US Supreme Court Avoids Sweeping License to Discriminate

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Human Rights Campaign Legal Director Sarah Warbelow speaks at a rally on the steps of the Supreme Court on Thursday, June 17, 2021 in Washington, D.C. following the Fulton decision.
© 2021 Kevin Wolf/AP Images for The Human Rights Campaign

In a highly-anticipated ruling today, the US Supreme Court sidestepped an apparent clash between religious freedom and the rights of lesbian, gay, bisexual, and transgender (LGBT) people. Although the court refrained from granting a sweeping license to discriminate, the case illustrates why the US needs robust anti-discrimination protections for taxpayer-funded services.

The case, Fulton v. City of Philadelphia, was brought by a Catholic foster care agency claiming that an anti-discrimination provision in the city’s contract with foster care providers violated its religious freedom.

The court affirmed that the interest in treating LGBT parents and children equally “is a weighty one,” but said the city hadn’t explained why some agencies could theoretically receive an exemption under the contract, but the Catholic group would not receive one.

The narrow ruling does not give religious entities a sweeping right to violate nondiscrimination laws. Nonetheless, the lawsuit is part of a worrying pattern where litigants assert the freedom of religion to deny other people their rights – in this case, the right to access taxpayer-funded services without discrimination.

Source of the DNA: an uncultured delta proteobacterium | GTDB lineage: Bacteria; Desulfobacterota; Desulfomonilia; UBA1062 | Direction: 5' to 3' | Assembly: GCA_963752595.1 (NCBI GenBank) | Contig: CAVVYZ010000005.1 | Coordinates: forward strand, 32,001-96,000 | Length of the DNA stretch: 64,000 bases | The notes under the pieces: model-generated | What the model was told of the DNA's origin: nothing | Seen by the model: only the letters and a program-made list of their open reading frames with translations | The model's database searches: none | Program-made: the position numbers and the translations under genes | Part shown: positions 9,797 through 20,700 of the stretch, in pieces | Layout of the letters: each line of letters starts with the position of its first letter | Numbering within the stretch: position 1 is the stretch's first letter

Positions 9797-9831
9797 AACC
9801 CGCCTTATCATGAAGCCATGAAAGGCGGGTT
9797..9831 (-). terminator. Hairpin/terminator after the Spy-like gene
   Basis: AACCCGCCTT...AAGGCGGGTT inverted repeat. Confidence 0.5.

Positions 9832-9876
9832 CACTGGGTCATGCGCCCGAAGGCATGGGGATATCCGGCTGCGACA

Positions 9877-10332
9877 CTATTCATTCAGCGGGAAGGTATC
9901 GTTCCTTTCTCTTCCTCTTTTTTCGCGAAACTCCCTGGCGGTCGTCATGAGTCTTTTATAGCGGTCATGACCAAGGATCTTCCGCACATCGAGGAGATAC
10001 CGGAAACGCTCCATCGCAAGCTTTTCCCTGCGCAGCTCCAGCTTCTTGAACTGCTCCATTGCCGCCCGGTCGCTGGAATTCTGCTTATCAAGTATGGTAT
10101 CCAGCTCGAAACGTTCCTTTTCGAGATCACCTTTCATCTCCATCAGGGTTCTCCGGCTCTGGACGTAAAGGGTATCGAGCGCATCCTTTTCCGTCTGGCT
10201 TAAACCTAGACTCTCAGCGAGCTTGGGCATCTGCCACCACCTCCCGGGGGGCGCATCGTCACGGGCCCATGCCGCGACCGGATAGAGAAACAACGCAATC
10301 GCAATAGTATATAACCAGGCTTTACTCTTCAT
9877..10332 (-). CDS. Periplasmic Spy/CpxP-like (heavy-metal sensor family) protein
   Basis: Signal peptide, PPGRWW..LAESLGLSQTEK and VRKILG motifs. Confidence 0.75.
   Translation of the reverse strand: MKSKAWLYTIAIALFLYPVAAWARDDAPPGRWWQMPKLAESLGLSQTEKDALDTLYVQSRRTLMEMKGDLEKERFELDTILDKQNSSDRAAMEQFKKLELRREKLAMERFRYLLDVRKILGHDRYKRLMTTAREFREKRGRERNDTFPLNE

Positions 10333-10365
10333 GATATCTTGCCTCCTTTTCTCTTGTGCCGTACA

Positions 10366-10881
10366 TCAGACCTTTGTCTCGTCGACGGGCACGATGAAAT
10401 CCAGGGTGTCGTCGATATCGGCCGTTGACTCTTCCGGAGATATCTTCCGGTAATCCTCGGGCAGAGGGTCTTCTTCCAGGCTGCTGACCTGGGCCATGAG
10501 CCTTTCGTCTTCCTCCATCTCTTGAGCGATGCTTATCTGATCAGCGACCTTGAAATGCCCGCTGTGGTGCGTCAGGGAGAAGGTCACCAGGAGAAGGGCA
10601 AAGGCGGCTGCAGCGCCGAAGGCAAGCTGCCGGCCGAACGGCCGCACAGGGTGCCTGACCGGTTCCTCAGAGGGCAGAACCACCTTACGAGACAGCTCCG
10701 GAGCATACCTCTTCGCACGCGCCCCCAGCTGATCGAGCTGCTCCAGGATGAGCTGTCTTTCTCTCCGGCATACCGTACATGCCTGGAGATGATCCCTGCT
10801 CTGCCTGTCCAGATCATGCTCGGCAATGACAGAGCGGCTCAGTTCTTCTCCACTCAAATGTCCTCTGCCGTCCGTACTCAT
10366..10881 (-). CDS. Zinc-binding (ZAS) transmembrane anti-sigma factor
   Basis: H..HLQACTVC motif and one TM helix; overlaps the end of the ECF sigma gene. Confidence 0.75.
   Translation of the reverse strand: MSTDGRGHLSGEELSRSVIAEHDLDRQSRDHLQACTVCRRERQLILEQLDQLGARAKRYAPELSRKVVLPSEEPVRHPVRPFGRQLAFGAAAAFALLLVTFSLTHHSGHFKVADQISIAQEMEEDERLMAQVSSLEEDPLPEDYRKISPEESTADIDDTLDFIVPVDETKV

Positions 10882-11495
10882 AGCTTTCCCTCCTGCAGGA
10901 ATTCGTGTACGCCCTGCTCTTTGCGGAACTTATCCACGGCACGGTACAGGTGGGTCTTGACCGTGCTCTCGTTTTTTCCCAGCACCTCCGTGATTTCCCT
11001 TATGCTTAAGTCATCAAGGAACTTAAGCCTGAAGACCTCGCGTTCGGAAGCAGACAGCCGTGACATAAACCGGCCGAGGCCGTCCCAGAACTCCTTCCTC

These cases threaten to strike the wrong balance between equality and religious freedom. As Human Rights Watch has documented, sweeping religious exemptions inflict real harm on LGBT people and others in the United States. The International Covenant on Civil and Political Rights, a human rights treaty ratified by the US, draws a distinction between the freedom of belief, which is absolute, and the freedom to exercise religion, which can be limited when it infringes on the rights and freedoms of others.

The UN special rapporteur on the freedom of religion or belief has similarly noted that when states advance the right to manifest one’s faith, they must ensure “this does not have the effect of impairing the enjoyment of the rights to equality and non-discrimination of any member of society.”

Governments have a human rights obligation to ensure their services are available to all qualified applicants without discrimination based on sexual orientation or gender identity. Now lawmakers should redouble efforts to enact the Equality Act, which would ensure that child welfare agencies that receive federal funding do not discriminate against LGBT parents, and to ensure that LGBT people are treated equally in adoption and foster care services across the United States.